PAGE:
But there seems to be some uncertainty as to its progenitors. Wikipedia proposes as “early printed example of a weighted list of English keywords (…) the subconscious files in Douglas Coupland‘s Microserfs” which appeared in 1995. It also mentions that a “German appearance occurred in 1992”. This relates to Deleuze / Guattari’s german edition of Mille Plateaux (Tausend Plateaus. Kapitalismus und Schizophrenie) which has a weighted list on its cover.
I found another antedecent – ERUTARETTIL – which appeared as early as 1923 in the proto-surrealist magazine Littérature. It weighs the importance of certain writers for the nascent surrealists.
You can find information about its origination in a post by Marie-Claire Dumas on the Doucet Littérature blog.
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Tags: André Breton, Douglas Coupland, Erutarettil, Félix Guattari, Gilles Deleuze, littérature, Mille Plateaux, nuage de mots-clés, Robert Desnos, schlagwortwolke, surrealism, tag cloud, weighted list, word cloud
The search for a picture illustrating Mallarmé’s impersonality led me to one of the books most profoundly influencing my own views on film: Michel Ciment’s Kubrick.
There I reread the interview on The Shining from which are taken the following excerpts:
Michel Ciment: Don’t you think that today it is in this sort of popular literature that you find strong archetypes, symbolic images which have vanished somehow from the more highbrow literary works?
Kubrick: Yes, I do, and I think that it’s part of their often phenomenal success. There is no doubt that a good story has always mattered, and the great novelists have generally built their work around strong plots. But I’ve never been able to decide whether the plot is just a way of keeping people’s attention while you do everything else, or whether the plot is really more important than anything else, perhaps communicating with us on an unconscious level which affects us in the way that myths once did. I think, in some ways, the conventions of realistic fiction and drama may impose serious limitations on a story. For one thing, if you play by the rules and respect the preparation and pace required to establish realism, it takes a lot longer to make a point than it does, say, in fantasy. At the same time, it is possible that this very work that contributes to a story’s realism may weaken its grip on the unconscious. Realism is probably the best way to dramatize argument and ideas. Fantasy may deal best with themes which lie primarily in the unconscious. I think the unconscious appeal of a ghost story, for instance, lies in its promise of immortality. If you can be frightened by a ghost story, then you must accept the possibility that supernatural beings exist. If they do, then there is more than just oblivion waiting beyond the grave.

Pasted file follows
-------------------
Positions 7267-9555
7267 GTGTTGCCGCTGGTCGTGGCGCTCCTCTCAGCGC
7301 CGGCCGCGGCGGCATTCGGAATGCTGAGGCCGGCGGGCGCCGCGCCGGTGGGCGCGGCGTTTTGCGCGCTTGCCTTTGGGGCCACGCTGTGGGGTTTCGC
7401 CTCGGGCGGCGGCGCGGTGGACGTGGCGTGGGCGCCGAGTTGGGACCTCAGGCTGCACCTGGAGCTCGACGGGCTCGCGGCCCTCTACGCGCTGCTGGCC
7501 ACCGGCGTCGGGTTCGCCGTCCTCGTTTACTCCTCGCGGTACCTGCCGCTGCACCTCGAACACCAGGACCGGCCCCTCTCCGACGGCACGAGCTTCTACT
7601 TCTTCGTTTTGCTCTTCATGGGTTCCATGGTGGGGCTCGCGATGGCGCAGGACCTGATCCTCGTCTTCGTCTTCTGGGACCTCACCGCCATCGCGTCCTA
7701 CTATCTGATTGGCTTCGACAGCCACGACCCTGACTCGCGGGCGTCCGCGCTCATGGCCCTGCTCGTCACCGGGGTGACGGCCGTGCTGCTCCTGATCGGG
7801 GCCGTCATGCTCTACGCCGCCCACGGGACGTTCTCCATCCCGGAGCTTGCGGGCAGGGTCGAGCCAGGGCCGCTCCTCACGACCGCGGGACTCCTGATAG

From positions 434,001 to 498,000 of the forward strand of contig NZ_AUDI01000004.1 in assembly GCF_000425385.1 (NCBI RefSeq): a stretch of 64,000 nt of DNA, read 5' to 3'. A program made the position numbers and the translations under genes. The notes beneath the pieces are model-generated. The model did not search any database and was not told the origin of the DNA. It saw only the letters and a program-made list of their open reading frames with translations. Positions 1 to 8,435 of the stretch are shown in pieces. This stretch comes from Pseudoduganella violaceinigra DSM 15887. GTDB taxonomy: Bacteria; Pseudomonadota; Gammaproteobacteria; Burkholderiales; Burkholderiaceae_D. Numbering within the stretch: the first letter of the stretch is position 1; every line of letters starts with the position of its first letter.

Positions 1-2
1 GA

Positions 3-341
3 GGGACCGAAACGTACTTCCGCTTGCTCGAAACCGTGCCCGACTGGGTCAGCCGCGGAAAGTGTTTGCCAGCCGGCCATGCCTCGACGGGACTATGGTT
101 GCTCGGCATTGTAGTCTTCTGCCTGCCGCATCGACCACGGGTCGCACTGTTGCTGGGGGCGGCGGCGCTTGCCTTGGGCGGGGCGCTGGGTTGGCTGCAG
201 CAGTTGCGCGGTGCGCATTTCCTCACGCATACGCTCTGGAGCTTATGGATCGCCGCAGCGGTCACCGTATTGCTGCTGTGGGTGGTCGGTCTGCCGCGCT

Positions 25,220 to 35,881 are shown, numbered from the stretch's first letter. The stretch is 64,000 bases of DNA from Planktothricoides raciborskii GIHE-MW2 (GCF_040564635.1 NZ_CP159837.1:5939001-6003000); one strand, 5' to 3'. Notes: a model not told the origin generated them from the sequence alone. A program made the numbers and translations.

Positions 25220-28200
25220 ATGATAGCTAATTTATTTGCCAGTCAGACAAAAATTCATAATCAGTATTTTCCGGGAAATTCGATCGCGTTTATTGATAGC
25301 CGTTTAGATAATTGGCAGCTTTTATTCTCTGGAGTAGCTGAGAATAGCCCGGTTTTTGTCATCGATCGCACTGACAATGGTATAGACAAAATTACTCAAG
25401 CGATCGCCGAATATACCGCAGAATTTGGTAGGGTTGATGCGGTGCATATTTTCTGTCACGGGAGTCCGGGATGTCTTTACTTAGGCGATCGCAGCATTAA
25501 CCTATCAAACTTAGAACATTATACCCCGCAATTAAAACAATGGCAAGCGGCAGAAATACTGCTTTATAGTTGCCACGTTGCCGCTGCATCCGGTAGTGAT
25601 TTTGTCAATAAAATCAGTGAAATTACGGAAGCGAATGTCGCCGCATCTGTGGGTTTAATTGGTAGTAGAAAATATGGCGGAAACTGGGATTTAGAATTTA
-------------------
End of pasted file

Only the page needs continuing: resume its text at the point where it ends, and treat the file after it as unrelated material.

Ciment: This kind of implication is present in much of the fantastic literature.
Kubrick: I believe fantasy stories at their best serve the same function for us that fairy tales and mythology formerly did. The current popularity of fantasy, particularly in films, suggests that popular culture, at least, isn’t getting what it wants from realism. The nineteenth century was the golden age of realistic fiction. The twentieth century may be the golden age of fantasy.
Ciment: Who is Diane Johnson who wrote the screenplay with you?
Kubrick: Diane is an American novelist who has published a number of extremely good novels which have received serious and important attention. I was interested in several of her books and in talking to her about them I was surprised to learn that she was giving a course at the University of California at Berkeley on the Gothic novel. (…)